When it comes to investing, it’s hard to know who to follow these days. Since September of 2009 the Vanguard Total U.S. Stock Fund index (VTSMX), is up 33.4%. The DOW is approaching 12,900, reaching a post crash high while so much of the debt crisis remains unresolved in Europe as well as here at home. China’s economy is slowing while signs of inflation may speak of an overheating for emerging markets. And then there are the prognosticators calling for calamity.
Recently Stansberry Research released an alarmist video that quickly went viral. In it, Stansberry predicts the eminent demise of the global economy and the collapse of the U.S. dollar. Following an entertaining diatribe, Mr. Stansberry invites listeners to purchase from him, in U.S. dollars or course, his four investment secrets that can save investors from the coming calamity. Could he be right? And there are other gurus out there as well – each equally convincing.
Take, for instance, renowned author, speaker and sage, John Mauldin. Author to the nation’s leading financial newsletter, Thoughts From the Frontline, Mauldin shares many of Stansberry’s ideas, but his prognostications point to a different set of equally terrifying timings and outcomes. Mauldin appears to have excellent credibility. Maybe his advice should be preferred over Stansberry?
Just when your about to pull up you financial tent stakes and run for cover, you come across equally revered financial experts like Pimco’s, Bill Gross, who now likes the future of equities. Just think of that – Bill Gross, the bond king, bullish on equities? What next? To further obfuscate the process of finding your way in these dark financial days, with each vicissitude of the market a new batch of experts run into the spotlight celebrating their accurate and recent predictions while throwing their hat into the competitive and rewarding guru market.
What is an investor to do? Who should he follow?
First Lesson – Nobody Knows Nothing
“Nobody knows nothing” is a statement made by screenwriter William Goldman pointing out that even after 100 years of film making, Hollywood still doesn’t exactly know how to make a successful movie. Sometimes sure things bomb. Sometimes long shots win big.
Likewise, for decades top economists and scientists have been carefully studying ways to predict the movement of the public markets. Their conclusion – it can’t be done. Each day a veritable horde of Harvard graduates, CFAs, MBAs and beyond, armed with the most sophisticated, bleeding edge, super computing technologies, stand ready at their terminals to exploit with a mere key stroke any unperceived market inefficiency. And even with these IQ points and tools at hand, many of these professionals still can’t find a way to consistently make a profit predicting the market.
A great illustration of this fact can be found in this week’s announcement by Marriman Inc. that market timing does not work. In 1983 Marriman launched their firm as a market-timing specialist – experts with the ability to peek around the corner and see which asset classes to favor and which to sell. After nearly thirty years of managing $1.5b using this approach, Jeff Meriman-Cohen, founder and reformed market-timer, states, “trying to time when to get into and out of stocks erodes investor’s long-term returns.” Their firm has wisely shifted from active management to indexing strategies over the past decade.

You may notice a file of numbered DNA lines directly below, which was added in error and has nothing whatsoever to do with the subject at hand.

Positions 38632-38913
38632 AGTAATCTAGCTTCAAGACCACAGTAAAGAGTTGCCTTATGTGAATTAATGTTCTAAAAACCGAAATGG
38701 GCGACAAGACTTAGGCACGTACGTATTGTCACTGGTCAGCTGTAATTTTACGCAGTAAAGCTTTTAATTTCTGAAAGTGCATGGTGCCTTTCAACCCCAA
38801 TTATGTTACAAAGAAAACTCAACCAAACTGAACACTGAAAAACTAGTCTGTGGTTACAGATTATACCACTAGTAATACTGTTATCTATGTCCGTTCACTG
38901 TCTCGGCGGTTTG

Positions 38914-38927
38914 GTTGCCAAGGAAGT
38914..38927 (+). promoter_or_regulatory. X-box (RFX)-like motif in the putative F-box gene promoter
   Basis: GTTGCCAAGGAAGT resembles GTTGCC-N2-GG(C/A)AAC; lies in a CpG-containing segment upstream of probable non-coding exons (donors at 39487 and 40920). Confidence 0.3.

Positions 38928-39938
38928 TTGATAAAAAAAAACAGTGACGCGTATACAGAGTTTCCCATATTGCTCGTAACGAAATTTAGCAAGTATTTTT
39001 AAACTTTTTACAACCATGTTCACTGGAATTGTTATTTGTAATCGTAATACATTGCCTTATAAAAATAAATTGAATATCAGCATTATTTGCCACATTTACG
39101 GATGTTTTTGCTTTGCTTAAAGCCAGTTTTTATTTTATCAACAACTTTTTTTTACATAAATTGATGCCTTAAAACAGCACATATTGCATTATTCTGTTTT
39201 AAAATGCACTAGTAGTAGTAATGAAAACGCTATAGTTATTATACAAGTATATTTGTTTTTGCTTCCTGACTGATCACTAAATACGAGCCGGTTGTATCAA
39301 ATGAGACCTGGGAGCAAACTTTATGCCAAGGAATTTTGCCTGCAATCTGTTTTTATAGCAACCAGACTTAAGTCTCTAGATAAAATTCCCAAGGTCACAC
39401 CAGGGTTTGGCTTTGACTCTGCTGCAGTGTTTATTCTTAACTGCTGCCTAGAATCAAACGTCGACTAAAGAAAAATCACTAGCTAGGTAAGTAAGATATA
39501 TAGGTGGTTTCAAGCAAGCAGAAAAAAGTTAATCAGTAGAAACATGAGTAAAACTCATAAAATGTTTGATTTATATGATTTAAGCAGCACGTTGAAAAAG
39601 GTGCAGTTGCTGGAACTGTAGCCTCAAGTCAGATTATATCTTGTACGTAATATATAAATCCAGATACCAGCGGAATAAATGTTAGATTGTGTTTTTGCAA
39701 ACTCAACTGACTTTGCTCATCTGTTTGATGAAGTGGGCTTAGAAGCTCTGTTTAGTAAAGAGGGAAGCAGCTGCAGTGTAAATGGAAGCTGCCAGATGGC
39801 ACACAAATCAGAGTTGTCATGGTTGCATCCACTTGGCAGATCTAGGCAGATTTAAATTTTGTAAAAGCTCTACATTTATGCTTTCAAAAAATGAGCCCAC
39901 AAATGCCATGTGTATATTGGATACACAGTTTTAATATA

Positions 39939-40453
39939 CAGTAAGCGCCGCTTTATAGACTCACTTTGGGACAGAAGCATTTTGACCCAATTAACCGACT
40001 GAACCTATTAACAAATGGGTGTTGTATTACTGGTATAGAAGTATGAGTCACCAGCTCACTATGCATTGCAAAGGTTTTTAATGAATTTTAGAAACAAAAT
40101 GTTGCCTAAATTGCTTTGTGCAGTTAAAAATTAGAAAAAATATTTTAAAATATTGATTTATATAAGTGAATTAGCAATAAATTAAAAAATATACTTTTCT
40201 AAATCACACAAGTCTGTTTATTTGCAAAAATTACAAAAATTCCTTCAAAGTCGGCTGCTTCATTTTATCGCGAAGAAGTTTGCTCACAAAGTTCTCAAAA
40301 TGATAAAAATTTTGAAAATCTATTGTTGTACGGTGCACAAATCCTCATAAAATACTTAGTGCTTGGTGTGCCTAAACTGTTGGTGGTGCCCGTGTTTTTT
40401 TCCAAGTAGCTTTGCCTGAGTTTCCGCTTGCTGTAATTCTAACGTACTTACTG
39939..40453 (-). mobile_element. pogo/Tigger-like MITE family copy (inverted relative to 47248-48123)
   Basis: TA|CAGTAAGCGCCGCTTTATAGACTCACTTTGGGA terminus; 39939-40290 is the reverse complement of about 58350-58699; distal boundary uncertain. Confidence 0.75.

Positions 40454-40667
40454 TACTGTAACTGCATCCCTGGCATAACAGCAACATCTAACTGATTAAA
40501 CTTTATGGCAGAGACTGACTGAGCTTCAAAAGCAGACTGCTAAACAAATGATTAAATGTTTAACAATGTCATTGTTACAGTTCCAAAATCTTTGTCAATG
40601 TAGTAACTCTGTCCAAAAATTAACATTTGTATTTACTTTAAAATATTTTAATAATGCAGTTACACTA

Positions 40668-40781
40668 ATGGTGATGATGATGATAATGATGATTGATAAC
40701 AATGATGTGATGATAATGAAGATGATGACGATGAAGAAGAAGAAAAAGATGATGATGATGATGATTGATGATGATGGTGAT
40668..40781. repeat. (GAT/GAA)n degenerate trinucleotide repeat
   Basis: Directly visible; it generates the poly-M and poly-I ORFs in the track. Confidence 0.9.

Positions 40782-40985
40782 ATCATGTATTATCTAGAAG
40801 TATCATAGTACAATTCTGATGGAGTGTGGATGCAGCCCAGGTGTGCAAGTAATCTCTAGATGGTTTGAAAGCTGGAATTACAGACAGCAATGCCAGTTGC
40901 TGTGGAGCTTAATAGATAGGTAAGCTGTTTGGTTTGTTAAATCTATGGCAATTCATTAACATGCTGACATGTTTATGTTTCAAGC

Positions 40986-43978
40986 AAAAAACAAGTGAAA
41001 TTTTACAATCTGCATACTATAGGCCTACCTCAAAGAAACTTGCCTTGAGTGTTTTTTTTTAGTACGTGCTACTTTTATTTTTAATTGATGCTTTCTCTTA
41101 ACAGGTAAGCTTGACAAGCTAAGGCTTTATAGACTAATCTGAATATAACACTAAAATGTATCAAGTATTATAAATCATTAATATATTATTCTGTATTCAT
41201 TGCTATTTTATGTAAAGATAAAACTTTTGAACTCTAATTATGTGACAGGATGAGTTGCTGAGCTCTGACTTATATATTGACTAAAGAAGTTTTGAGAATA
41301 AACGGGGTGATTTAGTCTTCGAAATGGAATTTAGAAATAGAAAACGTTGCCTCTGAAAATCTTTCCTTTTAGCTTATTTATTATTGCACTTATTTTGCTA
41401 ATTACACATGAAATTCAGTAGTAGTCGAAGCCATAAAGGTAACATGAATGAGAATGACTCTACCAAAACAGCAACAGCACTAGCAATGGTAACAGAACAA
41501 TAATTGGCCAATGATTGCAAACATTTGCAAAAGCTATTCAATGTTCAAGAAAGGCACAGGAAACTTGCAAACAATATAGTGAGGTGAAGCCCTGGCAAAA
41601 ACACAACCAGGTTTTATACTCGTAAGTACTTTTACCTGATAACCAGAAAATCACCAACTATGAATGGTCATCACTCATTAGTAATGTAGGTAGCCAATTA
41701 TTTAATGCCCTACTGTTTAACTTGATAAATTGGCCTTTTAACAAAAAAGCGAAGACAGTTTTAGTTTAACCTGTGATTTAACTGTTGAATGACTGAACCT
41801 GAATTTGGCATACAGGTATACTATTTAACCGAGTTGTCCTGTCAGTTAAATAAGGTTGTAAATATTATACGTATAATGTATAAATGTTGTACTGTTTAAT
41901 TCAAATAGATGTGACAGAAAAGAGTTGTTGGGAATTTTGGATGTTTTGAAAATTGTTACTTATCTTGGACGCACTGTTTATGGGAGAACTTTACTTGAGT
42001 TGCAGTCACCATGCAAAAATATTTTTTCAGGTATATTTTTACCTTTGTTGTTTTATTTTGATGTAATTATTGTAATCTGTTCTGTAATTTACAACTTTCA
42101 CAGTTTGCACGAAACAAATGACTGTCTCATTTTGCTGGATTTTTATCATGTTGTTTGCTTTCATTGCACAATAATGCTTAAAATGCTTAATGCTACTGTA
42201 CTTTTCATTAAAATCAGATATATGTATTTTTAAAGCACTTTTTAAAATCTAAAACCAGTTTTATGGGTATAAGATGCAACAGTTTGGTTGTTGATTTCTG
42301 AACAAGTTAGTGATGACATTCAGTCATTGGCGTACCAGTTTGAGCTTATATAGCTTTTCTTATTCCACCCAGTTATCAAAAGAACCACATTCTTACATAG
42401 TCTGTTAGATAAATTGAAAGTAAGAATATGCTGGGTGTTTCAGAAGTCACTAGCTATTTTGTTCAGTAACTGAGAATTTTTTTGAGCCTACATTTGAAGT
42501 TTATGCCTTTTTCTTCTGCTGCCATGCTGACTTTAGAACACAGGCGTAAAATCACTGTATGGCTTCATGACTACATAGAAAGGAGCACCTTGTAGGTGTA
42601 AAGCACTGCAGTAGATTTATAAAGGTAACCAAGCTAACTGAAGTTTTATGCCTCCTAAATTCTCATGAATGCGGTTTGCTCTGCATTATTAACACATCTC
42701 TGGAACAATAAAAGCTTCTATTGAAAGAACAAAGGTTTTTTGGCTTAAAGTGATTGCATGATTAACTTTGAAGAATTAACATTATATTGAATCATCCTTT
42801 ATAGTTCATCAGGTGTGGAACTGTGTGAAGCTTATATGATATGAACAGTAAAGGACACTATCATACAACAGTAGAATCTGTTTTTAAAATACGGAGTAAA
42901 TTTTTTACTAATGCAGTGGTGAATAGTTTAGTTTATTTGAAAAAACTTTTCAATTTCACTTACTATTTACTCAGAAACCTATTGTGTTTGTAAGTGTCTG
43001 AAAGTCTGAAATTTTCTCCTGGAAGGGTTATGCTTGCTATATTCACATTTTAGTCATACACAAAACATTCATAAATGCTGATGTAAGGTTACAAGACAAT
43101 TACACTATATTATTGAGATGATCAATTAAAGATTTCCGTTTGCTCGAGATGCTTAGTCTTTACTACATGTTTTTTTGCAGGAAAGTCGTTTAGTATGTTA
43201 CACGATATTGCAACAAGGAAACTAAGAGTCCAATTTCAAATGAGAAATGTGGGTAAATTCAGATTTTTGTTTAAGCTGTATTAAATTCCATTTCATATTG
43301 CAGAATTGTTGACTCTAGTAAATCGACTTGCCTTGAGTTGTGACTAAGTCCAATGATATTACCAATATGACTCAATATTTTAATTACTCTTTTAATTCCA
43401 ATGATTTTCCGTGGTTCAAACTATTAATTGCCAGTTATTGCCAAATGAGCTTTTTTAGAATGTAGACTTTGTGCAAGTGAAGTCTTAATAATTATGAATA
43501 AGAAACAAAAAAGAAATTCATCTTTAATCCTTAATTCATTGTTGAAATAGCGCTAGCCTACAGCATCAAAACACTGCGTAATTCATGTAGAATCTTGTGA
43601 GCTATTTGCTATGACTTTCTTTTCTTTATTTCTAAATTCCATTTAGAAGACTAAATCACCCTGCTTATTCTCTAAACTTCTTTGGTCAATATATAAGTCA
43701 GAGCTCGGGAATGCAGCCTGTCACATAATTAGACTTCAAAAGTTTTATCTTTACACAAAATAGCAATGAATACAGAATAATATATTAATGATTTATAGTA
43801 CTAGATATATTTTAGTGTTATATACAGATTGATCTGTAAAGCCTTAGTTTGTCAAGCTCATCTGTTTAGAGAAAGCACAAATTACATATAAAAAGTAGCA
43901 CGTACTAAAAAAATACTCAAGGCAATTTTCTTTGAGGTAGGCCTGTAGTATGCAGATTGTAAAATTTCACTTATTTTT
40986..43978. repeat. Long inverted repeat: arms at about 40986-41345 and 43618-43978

And its not just Marriman that can’t get it right. Famous prognosticator, Harry Dent, has launched two funds in his own name. The first, AIM Dent Demographics Trends Fund, was launched in 1999. Sadly, the fund performed dismally loosing 11% a year from 2000 to 2004 underperforming the S&P 500 by 9% annually. But Dent didn’t let this put a dent in his vision. In September of 2009 he launched his second fund, Dent Tactical ETF (DENT). Since its inception the fund is down 6.7% while the Vanguard Total U.S. Stock Fund (VTSMX) is up 33.4%.
Prophets in Search of Profit
One clear indictment of stock market prognosticators is their tendency to turn their predictions into for-profit media companies. It is amusing how experts claiming laser sharp market insight still feel compelled to hang a shingle selling their wisdom to those lost in the fog of financial confusion. Wouldn’t one think that such enlightened money managers would do better focusing their insights on trading strategies than selling books or newsletter subscriptions? What would you do if you knew where the market was headed, write a book or place some trades?
Asset Classes Move Randomly
If you take a look at the chart provided, you will see how seven major asset classes have performed over the past five years. The MSCI Emerging Market Index is an excellent example of just how hard it is to jump on a trend. In 2007 emerging markets returned a whopping 38.8%. Many, impressed by this robust growth, rushed into VWO and other emerging market ETFs. Strangely, in 2008, emerging markets becoming the worst performing asset class, losing a miserable 53.2%. For many investors the pain was just to high and it was time to run for the door. In a macabre twist, however, 2009 and 2010 would witness the roaring return of the MSCI index, growing a shocking 98.2% over two years. And finally, to top off this unbelievable journey, emerging markets once again plummeted a negative 18.7% to take the lowly place of ignominy in 2011.
With no reliable method of predicting what 2012 will bring, smart investors ignore the prognosticators and allocate their retirement dollars across all asset classes with predetermined and disciplined strategy. While others may prefer to send their subscription dollars to the economic prophets, smarter investors will deposit their money in their own accounts – for their own profit.